Guest Post: Ramon Ray - Smallbiztechnology
For any company doing business today, a website is far more than a way to promote products and services. With a consumer market that heavily relies on the Internet for everything from directions to reviews, any small business that has not yet set up an online presence could be missing out on a gold mine of potential customers. In fact, Shop.org projects online holiday sales to increase between 13 and 15 percent to as much as $82 billion during the months of November and December this year, and the U.S. Commerce Department reported that final Q4 (October – December) e-commerce sales in 2012 increased 15.7 percent.
Small business owners can’t rely solely on a physical store to grow their business. It’s time to get online as customers now expect to be able to find information and, ideally, purchase products or book reservations using the Web.
Here are a few compelling reasons to boost your online presence by establishing the best website you can – some of which were recently highlighted by small business owners in a survey that Verisign conducted with Merrill Research.
Perhaps most important of all, a website gives a small business credibility. According to the Verisign-commissioned research, two-thirds (65 percent) of small businesses with an online presence said they elected to create a company website because it makes their company look more credible.
A Web presence can boost a business’s reputation, providing exposure beyond its storefront. By ensuring that presence includes a professional, informative website with established credentials – such as your BBB accreditation – small businesses can capture online audiences and answer the questions consumers have about the products or services they’re offering. This will help establish your business as a serious force in your local community.
In today’s competitive search environment, content is everything. Google has revamped its algorithms to meet the way users search today, including setting up better voice search responsiveness and placing an emphasis on location search. If a tourist is traveling five miles from your business, will your business show up if they search for “nearby restaurants?” If a local resident tries to access your phone number by asking Google for it, will that customer receive the most accurate phone number for your business?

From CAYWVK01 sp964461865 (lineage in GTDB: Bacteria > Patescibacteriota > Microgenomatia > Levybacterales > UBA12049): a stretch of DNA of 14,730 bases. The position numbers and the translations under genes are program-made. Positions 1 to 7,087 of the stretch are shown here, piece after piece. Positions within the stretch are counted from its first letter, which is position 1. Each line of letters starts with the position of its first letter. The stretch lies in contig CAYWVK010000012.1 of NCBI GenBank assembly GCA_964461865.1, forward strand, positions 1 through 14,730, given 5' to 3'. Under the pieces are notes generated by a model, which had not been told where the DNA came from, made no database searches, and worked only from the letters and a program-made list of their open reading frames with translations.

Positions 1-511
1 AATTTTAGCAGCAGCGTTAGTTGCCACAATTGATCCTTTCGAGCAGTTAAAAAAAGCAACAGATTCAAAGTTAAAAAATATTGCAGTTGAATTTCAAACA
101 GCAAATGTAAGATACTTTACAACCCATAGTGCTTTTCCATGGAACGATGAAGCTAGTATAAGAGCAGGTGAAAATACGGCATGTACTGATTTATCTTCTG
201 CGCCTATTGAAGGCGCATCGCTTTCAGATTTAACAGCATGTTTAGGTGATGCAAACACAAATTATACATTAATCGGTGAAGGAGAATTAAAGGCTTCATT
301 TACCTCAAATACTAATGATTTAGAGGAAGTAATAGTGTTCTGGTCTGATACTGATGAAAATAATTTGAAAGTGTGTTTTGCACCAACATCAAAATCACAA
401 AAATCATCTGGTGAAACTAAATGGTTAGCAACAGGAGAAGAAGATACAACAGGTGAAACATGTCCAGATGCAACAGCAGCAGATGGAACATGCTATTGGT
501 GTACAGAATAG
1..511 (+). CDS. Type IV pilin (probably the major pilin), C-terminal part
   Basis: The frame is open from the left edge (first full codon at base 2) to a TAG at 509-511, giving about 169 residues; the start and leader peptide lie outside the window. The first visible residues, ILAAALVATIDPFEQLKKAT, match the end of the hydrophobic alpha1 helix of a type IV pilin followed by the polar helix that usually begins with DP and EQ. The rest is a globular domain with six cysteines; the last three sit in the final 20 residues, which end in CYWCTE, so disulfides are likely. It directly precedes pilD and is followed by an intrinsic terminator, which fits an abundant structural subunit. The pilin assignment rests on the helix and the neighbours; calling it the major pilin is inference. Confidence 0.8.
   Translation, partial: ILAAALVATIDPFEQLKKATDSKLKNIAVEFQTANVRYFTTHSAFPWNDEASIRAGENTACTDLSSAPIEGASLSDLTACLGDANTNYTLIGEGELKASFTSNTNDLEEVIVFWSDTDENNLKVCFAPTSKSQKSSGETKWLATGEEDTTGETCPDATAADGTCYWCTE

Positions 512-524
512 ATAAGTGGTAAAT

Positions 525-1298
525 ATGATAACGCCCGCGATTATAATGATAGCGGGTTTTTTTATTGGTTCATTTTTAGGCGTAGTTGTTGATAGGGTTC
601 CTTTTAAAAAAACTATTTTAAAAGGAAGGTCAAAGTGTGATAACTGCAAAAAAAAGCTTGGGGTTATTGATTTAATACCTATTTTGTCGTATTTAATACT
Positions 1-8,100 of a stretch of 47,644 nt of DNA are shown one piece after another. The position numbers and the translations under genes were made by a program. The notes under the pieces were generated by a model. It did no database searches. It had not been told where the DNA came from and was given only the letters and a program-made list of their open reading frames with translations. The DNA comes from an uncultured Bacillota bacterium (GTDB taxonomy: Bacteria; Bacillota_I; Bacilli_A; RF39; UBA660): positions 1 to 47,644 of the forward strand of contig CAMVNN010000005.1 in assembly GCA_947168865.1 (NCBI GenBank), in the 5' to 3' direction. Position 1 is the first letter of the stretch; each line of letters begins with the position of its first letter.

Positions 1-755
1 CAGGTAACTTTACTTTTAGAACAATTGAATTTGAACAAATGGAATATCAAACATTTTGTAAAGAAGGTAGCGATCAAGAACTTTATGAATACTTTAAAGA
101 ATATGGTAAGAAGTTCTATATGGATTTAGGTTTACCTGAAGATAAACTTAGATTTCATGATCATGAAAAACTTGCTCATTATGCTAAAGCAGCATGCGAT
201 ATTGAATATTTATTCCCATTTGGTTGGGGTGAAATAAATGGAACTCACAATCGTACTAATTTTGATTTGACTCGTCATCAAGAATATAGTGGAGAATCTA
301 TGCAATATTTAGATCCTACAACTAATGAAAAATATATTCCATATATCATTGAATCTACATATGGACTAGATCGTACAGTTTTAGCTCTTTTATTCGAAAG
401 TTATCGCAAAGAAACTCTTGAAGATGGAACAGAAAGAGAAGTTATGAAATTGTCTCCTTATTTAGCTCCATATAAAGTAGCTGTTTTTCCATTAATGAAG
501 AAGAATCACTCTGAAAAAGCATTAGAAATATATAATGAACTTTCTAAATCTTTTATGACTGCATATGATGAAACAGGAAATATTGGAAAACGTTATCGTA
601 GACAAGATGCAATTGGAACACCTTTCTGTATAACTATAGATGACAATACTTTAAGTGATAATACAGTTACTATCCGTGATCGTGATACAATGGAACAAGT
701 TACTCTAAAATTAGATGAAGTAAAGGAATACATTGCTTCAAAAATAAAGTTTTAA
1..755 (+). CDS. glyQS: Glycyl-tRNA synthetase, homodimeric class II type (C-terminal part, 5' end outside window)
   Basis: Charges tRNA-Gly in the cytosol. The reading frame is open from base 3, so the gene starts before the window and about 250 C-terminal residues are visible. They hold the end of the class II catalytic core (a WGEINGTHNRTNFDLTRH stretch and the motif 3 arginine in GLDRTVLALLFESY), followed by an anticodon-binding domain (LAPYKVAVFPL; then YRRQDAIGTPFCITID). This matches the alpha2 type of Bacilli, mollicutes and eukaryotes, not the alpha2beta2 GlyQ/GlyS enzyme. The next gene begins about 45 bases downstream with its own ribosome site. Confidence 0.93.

Every business has competition. The good news is, although 85 percent of customers use the Internet to find local businesses, according to Search Engine Land, most small businesses still didn’t have a website as of February 2012. In fact, a recent survey from Yodle found that 52 percent of small businesses don’t have a website. This is good news for those with a website and presents a prime opportunity for those without, as a local business with a website that readily answers customer questions is at an advantage when trying to win over the aforementioned 85 percent of customers on the Internet.
If your business is local, you’re missing out on a large customer base that exists outside city limits. A retail shop could provide their items online, shipping them to customers on the other side of the country and overseas. Even a service provider might discover customers in a neighboring city or state are interested in their services, leading to a larger service area or the addition of regional offices in these areas.
Ramon Ray is editor & technology evangelist of Smallbiztechnology.com. He is passionate about helping small businesses grow their businesses using technology as a strategic asset.